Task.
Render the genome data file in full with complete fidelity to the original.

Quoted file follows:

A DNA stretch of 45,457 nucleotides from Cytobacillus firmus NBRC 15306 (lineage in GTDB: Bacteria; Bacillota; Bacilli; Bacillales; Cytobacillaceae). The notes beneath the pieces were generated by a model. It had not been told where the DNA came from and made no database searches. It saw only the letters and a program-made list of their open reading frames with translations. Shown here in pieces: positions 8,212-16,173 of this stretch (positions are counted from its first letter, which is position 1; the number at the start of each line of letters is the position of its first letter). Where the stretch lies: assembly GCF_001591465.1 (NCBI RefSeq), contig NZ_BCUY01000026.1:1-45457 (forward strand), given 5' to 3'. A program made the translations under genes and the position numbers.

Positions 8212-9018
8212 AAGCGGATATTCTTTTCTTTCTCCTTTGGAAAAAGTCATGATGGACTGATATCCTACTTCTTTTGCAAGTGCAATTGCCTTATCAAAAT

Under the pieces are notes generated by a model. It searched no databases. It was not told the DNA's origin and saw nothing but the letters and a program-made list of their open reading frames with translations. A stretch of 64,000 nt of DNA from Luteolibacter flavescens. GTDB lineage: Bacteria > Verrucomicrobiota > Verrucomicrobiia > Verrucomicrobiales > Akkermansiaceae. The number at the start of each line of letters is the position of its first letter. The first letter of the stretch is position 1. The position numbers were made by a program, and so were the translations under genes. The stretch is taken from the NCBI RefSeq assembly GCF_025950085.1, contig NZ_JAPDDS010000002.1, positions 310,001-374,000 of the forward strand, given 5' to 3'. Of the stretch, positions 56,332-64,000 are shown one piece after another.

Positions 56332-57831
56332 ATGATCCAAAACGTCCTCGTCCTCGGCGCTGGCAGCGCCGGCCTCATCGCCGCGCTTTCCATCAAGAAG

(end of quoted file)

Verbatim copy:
A DNA stretch of 45,457 nucleotides from Cytobacillus firmus NBRC 15306 (lineage in GTDB: Bacteria; Bacillota; Bacilli; Bacillales; Cytobacillaceae). The notes beneath the pieces were generated by a model. It had not been told where the DNA came from and made no database searches. It saw only the letters and a program-made list of their open reading frames with translations. Shown here in pieces: positions 8,212-16,173 of this stretch (positions are counted from its first letter, which is position 1; the number at the start of each line of letters is the position of its first letter). Where the stretch lies: assembly GCF_001591465.1 (NCBI RefSeq), contig NZ_BCUY01000026.1:1-45457 (forward strand), given 5' to 3'. A program made the translations under genes and the position numbers.

Positions 8212-9018
8212 AAGCGGATATTCTTTTCTTTCTCCTTTGGAAAAAGTCATGATGGACTGATATCCTACTTCTTTTGCAAGTGCAATTGCCTTATCAAAAT

Under the pieces are notes generated by a model. It searched no databases. It was not told the DNA's origin and saw nothing but the letters and a program-made list of their open reading frames with translations. A stretch of 64,000 nt of DNA from Luteolibacter flavescens. GTDB lineage: Bacteria > Verrucomicrobiota > Verrucomicrobiia > Verrucomicrobiales > Akkermansiaceae. The number at the start of each line of letters is the position of its first letter. The first letter of the stretch is position 1. The position numbers were made by a program, and so were the translations under genes. The stretch is taken from the NCBI RefSeq assembly GCF_025950085.1, contig NZ_JAPDDS010000002.1, positions 310,001-374,000 of the forward strand, given 5' to 3'. Of the stretch, positions 56,332-64,000 are shown one piece after another.

Positions 56332-57831
56332 ATGATCCAAAACGTCCTCGTCCTCGGCGCTGGCAGCGCCGGCCTCATCGCCGCGCTTTCCATCAAGAAG